Hurricanes Emily Scales

Tropical cyclones are intense circular storms that originate over tropical oceans are called hurricanes in the Caribbean, North Atlantic, and eastern Pacific regions. They are most likely to form in late summer and early fall, when ocean temperatures exceed eighty degrees F. Tropical cyclones may develop tremendous strength and become most destructive of all storms. These storms always start over an ocean and usually move across areas of warm water, the source of energy. When they strike a large land area, they quickly weaken; the storm is cut off their source of energy and friction caused by land slows their winds. Tropical cyclones are characterized by very strong winds and torrential rains, severe thunder storms, and water spouts are embedded in the storms cloud system.

Tropical cyclone is a rotating pressure weather system that has thunderstorms but no fronts. Hurricanes originate in the Atlantic basin, which includes the Atlantic Ocean, the Caribbean Sea, Gulf of Mexico, the eastern north Pacific Ocean, and the less frequently, the central north Pacific Ocean. ''Hurricane Season'' begins on June 1 and ends on November 30, although hurricanes can, and have, occured outside of this frame. When a storm's maximum sustained winds reach seventy-four miles per hour, it is called a hurricane. The Saffir-Simpson Hurricane Wind Scale, is a one to five rating, or category, based on a hurricanes's sustained winds. The higher the category, the greater the potential for property damage.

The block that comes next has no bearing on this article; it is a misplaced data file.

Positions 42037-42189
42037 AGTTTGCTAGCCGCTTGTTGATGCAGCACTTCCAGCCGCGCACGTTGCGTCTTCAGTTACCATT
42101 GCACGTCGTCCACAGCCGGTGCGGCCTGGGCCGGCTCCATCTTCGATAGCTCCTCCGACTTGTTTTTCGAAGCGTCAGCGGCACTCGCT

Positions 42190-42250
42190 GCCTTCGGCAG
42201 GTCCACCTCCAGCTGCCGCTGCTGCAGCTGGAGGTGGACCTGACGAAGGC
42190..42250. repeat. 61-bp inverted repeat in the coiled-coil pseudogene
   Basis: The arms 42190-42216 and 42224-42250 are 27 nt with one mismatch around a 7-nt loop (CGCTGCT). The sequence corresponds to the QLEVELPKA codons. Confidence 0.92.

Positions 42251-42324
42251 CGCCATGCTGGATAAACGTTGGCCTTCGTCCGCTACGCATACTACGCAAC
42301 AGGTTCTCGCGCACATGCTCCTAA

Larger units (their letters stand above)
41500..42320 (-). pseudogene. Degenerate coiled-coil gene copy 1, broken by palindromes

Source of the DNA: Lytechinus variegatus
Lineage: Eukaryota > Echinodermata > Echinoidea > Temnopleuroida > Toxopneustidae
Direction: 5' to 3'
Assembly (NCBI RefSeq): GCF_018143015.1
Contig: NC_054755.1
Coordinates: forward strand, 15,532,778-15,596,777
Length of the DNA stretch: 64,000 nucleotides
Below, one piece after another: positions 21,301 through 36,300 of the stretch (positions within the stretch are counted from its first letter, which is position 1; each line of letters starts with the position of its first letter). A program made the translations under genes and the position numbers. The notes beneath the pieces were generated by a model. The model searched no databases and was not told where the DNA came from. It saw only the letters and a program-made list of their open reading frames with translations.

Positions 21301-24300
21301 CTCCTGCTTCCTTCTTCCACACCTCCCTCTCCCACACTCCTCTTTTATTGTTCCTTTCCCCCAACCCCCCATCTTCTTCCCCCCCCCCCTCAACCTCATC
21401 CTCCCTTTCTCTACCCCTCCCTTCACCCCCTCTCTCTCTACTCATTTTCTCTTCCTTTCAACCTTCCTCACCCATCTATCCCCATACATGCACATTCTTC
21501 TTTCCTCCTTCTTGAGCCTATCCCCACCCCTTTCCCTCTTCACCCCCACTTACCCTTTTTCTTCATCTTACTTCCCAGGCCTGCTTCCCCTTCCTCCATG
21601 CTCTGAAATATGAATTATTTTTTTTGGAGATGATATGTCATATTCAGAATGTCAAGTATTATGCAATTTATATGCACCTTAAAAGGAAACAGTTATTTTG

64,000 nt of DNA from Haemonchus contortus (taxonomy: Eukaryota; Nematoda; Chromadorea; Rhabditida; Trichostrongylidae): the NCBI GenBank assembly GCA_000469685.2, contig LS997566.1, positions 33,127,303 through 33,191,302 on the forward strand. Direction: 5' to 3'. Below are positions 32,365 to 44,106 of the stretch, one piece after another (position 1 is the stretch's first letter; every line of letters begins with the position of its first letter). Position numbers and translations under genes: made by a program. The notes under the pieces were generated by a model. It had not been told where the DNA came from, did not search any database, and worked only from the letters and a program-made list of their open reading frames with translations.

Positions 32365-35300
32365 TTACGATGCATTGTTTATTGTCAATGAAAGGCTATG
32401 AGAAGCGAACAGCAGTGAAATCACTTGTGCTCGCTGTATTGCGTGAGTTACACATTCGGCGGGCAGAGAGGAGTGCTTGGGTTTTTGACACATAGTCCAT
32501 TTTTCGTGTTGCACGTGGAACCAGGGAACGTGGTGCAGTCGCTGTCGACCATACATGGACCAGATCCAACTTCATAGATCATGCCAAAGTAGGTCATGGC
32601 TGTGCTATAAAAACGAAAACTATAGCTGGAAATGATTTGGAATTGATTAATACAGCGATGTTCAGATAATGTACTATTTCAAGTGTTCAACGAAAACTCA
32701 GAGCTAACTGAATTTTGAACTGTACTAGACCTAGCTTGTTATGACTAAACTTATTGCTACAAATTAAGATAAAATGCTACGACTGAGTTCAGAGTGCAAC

Tropical cyclones are like giant engines that use warm water and moist air as fuel. That is why they only form only on warm ocean waters near the equator. Air from surrounding areas with high air pressure pushes into the low pressure area. Then that ''new'' air becomes warm and moist and rises too. As the warm air continues to rise, the surrounding air swirls in to take its place. As the warm air rises and cools off, the water in the air forms clouds. The whole system of clouds and winds spin and grow fed by the ocean's heat and water, evaporating from the surface. Storms that form north of the equator spin counterclockwise. Storms that form south of the equator spin clockwise.